Matt, 28, graduated from Suffolk University. He lived in New York for a while and now is in Austin, TX, where he works in the software business.
Both are following their passions now, but had an earlier passion that Carroll also supported.
For years James and Matt had a band – Make Do and Mend – with some other local musicians. They recorded six albums and toured the world, he said. “They had an agent, a manager, had signed with a record label,” Carroll said, but they realized that being on the road was wearing them down.
Jack, 24, is a 2014 graduate of Endicott. He’s the one who is interested in running Carroll’s business, is fascinated by all aspects of the work. Jack is also the only one who tried racing.
“He ended up wrecking the car. Anne said no more,” Carroll said.
Carroll’s youngest son, Luke, is now a junior at Conard. He’s recently gotten his license.
Carroll said he doesn’t race around the streets of West Hartford or even when he’s driving on the highway. “I like to test the speed limit, but I’m not a really fast driver. There’s a switch you have.”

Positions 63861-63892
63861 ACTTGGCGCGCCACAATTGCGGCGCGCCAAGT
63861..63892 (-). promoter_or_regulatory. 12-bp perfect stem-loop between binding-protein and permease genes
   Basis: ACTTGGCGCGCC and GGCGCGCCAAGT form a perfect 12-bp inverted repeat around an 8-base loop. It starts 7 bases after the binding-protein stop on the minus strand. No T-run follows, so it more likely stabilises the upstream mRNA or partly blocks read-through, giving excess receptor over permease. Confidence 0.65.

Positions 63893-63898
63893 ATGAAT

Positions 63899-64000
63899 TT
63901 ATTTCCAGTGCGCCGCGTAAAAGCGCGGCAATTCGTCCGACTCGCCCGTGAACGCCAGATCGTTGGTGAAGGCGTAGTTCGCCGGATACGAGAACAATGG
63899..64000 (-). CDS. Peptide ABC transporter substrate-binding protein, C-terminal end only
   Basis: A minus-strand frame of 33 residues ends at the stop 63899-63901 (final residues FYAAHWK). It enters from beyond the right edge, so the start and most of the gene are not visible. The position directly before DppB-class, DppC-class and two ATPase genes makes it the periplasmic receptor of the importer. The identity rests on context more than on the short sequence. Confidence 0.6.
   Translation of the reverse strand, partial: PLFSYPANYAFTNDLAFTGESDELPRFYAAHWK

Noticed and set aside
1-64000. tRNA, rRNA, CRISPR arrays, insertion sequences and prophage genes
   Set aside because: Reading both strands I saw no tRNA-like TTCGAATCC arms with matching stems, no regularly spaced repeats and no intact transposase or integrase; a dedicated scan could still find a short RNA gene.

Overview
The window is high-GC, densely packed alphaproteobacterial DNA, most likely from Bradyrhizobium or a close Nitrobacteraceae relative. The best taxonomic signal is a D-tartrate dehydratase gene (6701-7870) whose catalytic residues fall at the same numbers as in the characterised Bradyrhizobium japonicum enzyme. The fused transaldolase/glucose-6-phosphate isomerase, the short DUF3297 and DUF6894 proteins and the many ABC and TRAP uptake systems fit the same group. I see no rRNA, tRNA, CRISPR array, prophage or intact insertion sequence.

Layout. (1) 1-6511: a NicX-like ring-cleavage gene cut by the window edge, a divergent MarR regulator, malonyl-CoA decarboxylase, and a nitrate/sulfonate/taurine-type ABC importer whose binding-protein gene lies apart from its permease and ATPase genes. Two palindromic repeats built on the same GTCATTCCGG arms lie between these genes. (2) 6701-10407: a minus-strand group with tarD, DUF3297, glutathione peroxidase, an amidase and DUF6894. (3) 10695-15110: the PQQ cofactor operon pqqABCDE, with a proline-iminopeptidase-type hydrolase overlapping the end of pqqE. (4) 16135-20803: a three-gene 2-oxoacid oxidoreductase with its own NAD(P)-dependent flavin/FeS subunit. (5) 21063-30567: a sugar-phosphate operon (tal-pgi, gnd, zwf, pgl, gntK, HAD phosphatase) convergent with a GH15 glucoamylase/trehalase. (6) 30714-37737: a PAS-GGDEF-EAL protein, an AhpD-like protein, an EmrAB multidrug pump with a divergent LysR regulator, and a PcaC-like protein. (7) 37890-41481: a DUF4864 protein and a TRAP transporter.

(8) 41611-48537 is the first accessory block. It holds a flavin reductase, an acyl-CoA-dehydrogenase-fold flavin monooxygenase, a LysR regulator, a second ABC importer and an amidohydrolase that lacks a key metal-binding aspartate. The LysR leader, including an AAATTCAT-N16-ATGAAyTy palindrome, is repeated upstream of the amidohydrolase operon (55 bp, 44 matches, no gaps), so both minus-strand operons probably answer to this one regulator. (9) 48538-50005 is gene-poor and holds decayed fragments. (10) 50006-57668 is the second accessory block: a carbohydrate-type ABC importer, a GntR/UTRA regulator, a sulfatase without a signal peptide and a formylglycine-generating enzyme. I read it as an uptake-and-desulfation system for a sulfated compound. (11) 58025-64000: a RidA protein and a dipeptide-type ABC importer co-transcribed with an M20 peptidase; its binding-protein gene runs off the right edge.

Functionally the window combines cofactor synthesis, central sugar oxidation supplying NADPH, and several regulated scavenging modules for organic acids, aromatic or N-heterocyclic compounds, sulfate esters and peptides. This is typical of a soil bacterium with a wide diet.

Racing at Stafford occupied every Friday night, weather-permitting, whereas Carroll now races about 10 times per year at Lime Rock.
“My racing now is much more a collaborative effort and business. It’s lots of fun to involve the local community,” he said. It’s an enjoyable weekend activity, with plenty of camaraderie. Stafford was more about survival.
Carroll said his family will come watch him race at Lime Rock. “Anne didn’t like Stafford. She was too scared,” he said.
At age 60, Carroll has no plans to retire from racing anytime soon. “Maybe when I’m 70,” he said.
Carroll said he’s definitely a risk-taker by nature, but said the key is how risk is managed. “I take a lot of risks, but it’s a fairly well-understood, calculated risk.”
What would he say to others who may have put aside their early dreams, or to those who are considering what to do with their lives?
“I would say follow your passion, follow your dreams. I know that sounds awfully cliché, but hopefully you can find somebody – parents, a brother or sister, friend, or mentor, who will believe in you. Don’t be afraid to follow your dreams … Find people to support you and work hard.”